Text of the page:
Marinas in the Northeast are scrambling to catch up after the weather finally shifted from the long, frigid winter into spring.
Now that spring is here, a lot of boat owners are thinking about getting their boats back in the water, but marinas in states such as Connecticut and New York are running way behind schedule because of damage left behind from the brutal winter.
Many marinas, such as Birbarie Marine in Branford, Conn., are still reeling from the damage done by a huge amount of ice this winter. The owner says the marina had 3 feet of ice and it caused a lot of damage.
“What happens is the ice forms landside, and with the tide cycle here, it pushes the docks out and away from land,” Skip Birbarie told WTNH in Connecticut. “It also clamps onto the pilings, which lays them over, which requires us to have them removed and reset.”
At his marina, 60 pilings will need to be reset. There is also a lot of dock damage. That means boats will hit the water there about five weeks later than normal.
“We normally have the marina open by April 1 for the early boaters, especially the early fishermen who like to get out on the water, even though it’s cold,” Birbarie said. “We just won’t have that ability. We won’t be back together again until early May.”
He said the ice damage is the worst he has seen in 30 years, and it is affecting a lot of Connecticut marinas. Damage at Birbarie Marine runs into the thousands of dollars. There is dock insurance for marinas, but it is expensive and a lot of marinas don’t have it.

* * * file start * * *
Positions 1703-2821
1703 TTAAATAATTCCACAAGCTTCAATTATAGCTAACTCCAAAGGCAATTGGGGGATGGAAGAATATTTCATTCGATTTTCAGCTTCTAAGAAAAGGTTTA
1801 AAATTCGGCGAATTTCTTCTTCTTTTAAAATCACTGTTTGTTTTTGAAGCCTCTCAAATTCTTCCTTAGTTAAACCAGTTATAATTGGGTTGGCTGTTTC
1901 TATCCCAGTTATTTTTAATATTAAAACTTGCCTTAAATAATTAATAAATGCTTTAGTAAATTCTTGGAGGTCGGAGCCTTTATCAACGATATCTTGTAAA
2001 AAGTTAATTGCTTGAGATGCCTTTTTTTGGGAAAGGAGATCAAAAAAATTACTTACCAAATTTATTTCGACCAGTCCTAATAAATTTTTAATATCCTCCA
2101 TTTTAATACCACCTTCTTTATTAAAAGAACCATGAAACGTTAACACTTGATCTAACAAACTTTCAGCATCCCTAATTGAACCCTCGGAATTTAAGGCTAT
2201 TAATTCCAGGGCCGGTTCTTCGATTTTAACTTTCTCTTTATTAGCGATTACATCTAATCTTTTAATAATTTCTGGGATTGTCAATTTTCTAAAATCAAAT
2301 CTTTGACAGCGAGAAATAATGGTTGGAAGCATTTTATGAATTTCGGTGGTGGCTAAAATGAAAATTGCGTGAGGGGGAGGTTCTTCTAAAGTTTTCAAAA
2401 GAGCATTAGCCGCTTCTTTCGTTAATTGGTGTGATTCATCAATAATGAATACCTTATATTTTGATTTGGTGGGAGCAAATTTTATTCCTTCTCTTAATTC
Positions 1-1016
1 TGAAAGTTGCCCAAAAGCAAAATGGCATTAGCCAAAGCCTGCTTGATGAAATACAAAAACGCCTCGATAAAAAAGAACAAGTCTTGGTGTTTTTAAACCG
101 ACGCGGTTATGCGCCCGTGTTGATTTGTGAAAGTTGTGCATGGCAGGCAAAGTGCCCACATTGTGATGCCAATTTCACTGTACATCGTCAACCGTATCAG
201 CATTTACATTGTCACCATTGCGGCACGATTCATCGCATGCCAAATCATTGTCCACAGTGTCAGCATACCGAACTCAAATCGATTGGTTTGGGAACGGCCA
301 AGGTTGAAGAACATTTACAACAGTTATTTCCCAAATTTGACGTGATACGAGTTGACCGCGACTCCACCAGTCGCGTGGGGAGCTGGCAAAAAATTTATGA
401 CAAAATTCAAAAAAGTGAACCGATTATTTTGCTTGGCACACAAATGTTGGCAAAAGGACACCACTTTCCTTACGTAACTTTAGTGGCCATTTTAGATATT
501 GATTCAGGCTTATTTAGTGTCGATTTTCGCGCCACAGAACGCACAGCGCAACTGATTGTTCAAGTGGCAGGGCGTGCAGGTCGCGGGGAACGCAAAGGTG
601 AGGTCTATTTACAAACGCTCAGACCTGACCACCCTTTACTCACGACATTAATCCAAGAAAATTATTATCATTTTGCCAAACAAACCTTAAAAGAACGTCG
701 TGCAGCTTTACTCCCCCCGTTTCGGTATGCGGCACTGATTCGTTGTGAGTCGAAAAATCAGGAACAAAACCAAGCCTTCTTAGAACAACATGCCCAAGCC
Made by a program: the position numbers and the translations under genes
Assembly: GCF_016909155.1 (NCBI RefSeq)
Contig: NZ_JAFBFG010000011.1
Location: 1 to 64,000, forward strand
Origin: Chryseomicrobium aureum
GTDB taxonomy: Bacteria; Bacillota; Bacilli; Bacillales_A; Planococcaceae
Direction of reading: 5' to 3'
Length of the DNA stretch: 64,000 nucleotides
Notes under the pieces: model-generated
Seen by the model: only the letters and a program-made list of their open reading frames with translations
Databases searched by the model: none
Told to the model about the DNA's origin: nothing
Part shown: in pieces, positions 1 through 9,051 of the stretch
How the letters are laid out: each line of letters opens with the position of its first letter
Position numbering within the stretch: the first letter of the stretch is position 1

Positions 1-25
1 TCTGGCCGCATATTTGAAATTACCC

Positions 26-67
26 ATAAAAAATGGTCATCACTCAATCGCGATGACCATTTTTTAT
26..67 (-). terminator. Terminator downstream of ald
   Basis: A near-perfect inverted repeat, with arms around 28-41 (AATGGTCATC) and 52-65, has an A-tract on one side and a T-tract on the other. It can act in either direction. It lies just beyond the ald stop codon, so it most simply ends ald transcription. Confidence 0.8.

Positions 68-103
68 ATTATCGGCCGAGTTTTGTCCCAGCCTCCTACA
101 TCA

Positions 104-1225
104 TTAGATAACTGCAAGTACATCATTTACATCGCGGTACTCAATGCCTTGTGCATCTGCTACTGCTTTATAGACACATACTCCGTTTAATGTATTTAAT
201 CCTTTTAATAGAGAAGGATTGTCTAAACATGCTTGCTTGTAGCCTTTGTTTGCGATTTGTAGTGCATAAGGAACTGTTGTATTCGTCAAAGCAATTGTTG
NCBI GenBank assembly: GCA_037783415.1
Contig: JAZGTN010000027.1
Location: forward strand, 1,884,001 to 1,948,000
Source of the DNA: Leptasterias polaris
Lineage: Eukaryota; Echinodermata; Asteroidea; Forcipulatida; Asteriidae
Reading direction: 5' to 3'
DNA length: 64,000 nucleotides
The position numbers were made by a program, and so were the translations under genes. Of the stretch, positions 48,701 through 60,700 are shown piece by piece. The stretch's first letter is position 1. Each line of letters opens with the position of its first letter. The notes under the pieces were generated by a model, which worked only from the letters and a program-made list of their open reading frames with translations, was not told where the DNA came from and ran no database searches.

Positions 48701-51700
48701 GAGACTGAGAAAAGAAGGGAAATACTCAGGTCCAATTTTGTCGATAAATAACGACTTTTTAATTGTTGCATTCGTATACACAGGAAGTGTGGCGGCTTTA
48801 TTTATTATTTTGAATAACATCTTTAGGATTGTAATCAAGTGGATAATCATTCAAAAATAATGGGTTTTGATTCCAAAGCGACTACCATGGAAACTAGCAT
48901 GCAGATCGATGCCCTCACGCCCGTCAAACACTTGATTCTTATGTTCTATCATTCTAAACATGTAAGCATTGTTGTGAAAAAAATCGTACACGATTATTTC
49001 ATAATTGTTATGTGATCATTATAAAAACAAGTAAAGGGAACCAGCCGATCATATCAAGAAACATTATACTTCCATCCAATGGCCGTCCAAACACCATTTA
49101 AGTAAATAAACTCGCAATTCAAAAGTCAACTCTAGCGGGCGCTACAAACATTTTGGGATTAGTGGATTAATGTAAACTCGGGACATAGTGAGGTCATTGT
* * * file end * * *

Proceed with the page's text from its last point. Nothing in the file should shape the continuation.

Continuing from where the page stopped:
Upstate New York marinas face the same challenges.
The long, cold winter, and recent high winds made readying the Sodus Point, N.Y., marina for boaters nearly impossible.
"Our weather conditions were far more winter-like," Krenzer Marine vice president Tim Habecker told WROC in Rochester N.Y. “We had the whole bay covered with ice, and then the weather changed. We had a significant amount of wind, and it pushed the ice all into the docks and the waterfronts and did a lot of damage.”
Instead of bringing boats into the water and selling new ones, the staff had to focus on repairing damage left behind from the winter's wrath.
"All of last week, we were precautionary and trying to stop ice damage, and now, in a matter of two days, because all of that wind smashed all of that ice and it melted, so now in a matter of two days we have to go completely into launching boats and delivering new boats that we’ve sold," Habecker said.
The delay is tough for charter fishermen such as Ryan Williamson, who bank on Mother Nature's cooperation.
"We're getting a little later start this season," Williamson said. "The ice finally just got out, but I start up this Wednesday, and do this full time for a living. I have a very good business. I fish April through October here."